But not before we get our sukkah up and standing. The nice thing about these modern ones is that theyre quick and easy to assemble. First the poles go up; then we need the cloth panelsbut where are they? Have we forgotten them in the tents? No, one of the Combatants races up the hill with them bundled in his arms. We attach them to the poles, and there it is: our own outpost, a brilliant splash of Palestinian color, the wind on the hilltop puffing up the sheets of cloth so that the whole flimsy contraption looks much bigger than it really is, bigger than we imagined it to be. People are clapping their hands and even singing and the photographers are firing away and by now theres a furious argument going on with the soldiers, wispy, wiry Ofra holding her own, lashing them with her tongue, scorning them and shaming them, telling them again and again that their stupid order is illegal and we can prove it, and the soldiers are looking baffled and more and more impatient, one in particular seems to me to be aching to lash out with fists and stick, and theyre growling out the usual threats and telling us we have three more minutes before they attack, and the settlers are sitting on the hilltop certain that soon their victory will be assured, and Nasser seems to be unable to believe his eyes, he is back on his land, and the fierce sun is beating down on us and Im thirsty and bemused and elated and a little distant and discordant all at the same time.
Its one of those momentsa longish one, by our standards. The sukkah, amazingly, is still intact, for all the soldiers barking and snapping. Its a sight Ill remember, a little slit in reality where you can catch a glimpse of the truth, a faint shadow of hope. We are doing something worth doing only for its own sake, out of the intrinsic rightness of it, however transient it proves. We brought two families back to their ravished land, we even built a little house for them, we staked their claim and were not about to relinquish it, no matter what happens, not now and not tomorrow or the next day or the one after that, not until the settlers and the soldiers and the policemen go away for good and something like peace comes back to South Hebron.
Finally, as we knew (and, indeed, hoped) would happen, the senior officer gives the order, and his men move in and, though our people hang on to the poles and the cloth panels for dear life, in seconds the sukkah is undone. Poles and billowing panels collapse over the activists inside, and the soldiers trip and stumble through the ruins, weighed down by their helmets and their guns. A great cry rises up to the sky. What heroes you are, we scream to these soldiers, you deserve a medal for this noble act. The Israel Defense Force has overcome another enemy bastion. They are stronger, it might appear, than this motley bunch of unarmed civilians (so many of them ex-soldiers themselves) who came here to erect the sukkah on the hill.
Or are they? Upon reflection, I suddenly doubt it. I seek out the commanding officer, a heavy-set career soldier, now standing a little apart, and I say to him: Look at what youve just done, look at the absurdity of it. Forget about the Closed Military Zone and your piece of paper with or without the signature of your superior. Just look at the facts. These settlers have stolen this land from its rightful owners, and youve helped them do it. Its totally crazy. They have no right to be here, and you know it. He looks at menot quite angry; it seems something has unnerved him. Was it Ofras eloquence? Was it the sight of these hundred activists milling around on the hill on a quixotic mission of peace? I seize upon his silence. In six months or twelve months, I tell him, youll be ordered to come back here to demolish the outpost, and a year after that youll be sent to demolish the whole cursed Susya settlement. He looks me in the eyes. Ill do it, he says.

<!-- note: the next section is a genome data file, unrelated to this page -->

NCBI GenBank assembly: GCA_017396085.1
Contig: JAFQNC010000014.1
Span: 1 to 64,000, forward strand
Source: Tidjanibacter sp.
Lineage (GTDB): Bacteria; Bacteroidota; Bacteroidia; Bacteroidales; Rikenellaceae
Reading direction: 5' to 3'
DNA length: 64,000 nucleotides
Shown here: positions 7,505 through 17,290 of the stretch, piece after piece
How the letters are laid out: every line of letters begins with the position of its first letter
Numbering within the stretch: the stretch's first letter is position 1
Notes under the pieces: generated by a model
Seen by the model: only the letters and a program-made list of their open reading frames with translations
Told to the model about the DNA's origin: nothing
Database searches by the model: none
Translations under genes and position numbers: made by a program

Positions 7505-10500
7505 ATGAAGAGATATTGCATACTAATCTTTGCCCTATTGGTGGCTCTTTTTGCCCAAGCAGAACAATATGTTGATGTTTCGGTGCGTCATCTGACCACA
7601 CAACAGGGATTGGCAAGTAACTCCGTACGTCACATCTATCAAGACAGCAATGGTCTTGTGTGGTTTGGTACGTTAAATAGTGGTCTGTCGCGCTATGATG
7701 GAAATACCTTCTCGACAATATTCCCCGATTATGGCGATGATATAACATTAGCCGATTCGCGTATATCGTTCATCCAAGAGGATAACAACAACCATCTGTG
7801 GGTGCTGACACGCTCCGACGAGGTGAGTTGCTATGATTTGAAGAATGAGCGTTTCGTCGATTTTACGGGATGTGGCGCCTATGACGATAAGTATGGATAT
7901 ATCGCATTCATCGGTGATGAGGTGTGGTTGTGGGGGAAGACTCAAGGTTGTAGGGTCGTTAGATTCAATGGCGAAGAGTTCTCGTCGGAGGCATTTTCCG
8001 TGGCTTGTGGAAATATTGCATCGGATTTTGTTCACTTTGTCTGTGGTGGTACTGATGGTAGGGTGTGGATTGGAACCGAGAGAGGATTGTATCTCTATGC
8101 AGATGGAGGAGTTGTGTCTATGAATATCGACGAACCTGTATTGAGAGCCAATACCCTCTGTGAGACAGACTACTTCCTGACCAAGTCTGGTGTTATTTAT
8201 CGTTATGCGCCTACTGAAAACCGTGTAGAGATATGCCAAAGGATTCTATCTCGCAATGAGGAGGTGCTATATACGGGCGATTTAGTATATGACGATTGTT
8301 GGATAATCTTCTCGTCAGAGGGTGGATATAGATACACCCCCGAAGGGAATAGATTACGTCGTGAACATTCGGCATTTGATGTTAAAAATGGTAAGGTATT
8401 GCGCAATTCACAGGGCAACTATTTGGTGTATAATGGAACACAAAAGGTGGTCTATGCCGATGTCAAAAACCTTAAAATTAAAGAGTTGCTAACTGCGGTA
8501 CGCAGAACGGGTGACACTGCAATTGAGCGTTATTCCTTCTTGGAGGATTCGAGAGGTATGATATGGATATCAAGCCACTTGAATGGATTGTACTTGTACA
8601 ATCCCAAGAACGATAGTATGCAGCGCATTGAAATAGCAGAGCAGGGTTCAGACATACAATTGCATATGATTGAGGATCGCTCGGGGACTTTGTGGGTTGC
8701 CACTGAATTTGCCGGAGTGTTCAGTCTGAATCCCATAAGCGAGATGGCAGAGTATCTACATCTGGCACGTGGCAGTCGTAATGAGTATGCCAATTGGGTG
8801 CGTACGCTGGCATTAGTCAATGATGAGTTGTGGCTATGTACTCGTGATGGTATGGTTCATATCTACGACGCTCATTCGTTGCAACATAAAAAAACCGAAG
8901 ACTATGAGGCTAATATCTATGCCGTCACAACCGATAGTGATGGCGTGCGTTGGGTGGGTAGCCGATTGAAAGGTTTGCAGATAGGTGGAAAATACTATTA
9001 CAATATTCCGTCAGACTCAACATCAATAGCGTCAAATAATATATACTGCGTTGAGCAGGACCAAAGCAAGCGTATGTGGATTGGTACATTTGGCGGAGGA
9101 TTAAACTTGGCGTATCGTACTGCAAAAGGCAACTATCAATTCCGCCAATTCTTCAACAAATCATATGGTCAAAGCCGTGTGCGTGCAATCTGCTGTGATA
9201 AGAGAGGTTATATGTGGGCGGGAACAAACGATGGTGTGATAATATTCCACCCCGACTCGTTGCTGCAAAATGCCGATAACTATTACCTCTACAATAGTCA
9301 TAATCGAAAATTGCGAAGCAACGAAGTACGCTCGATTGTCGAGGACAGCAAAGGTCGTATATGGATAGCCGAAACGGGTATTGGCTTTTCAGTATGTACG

There it is again, that odd happiness that courses through me at such moments. The soldiers behind us, apparently in dire need of a Palestinian victim, suddenly pin one of the Palestinian activists to the ground and then march him away uphill. A random choice, no doubt; the mans only crime was to be himself. But then, what use is it to knock down a sukkah of peace if you dont make an arrest?
Occasionally, even a symbolic gesture of defiance can do the work. I think of Martin Luther Kings principle: you always have to bring the situation to the point of open conflict; and you have to be sure that when that happens, there is someone there to take a picture and get it into the news. We succeeded in this today. And tonight many thousands will be marching in Tel Aviv to call for an end to the occupation: tonight, 42 years after the 1967 war, when the occupation began. Maybe something is, after all, beginning to change, like rain in June in the desert. Maybe we can help it happen, in the small ways that finally count.
On our way out of Susya, the police swoop down on Ezra and arrest himfor no apparent reason. They put their prisoner in their van and head north toward the police lock-up in Kiryat Arba. Probably theyre angry that today we got under the soldiers skin, and for a split second they werent sure what to do, or maybe even what was right. Its enough to make a man a little angry, or sick at heart. So these policemen also spend their fury on our gentle driver, Zaidan. They take away his identity card, they threaten him in all the usual ways, they even wait in ambush for him on the road, hoping hell make some minor mistake and open himself up to a fine, or worse. You need cops for such things, to keep the world on a steady course.
David Shulman, Renee Lang Professor of Humanistic Studies at The Hebrew University of Jerusalem, is author of Dark Hope: Working for Peace in Israel and Palestine.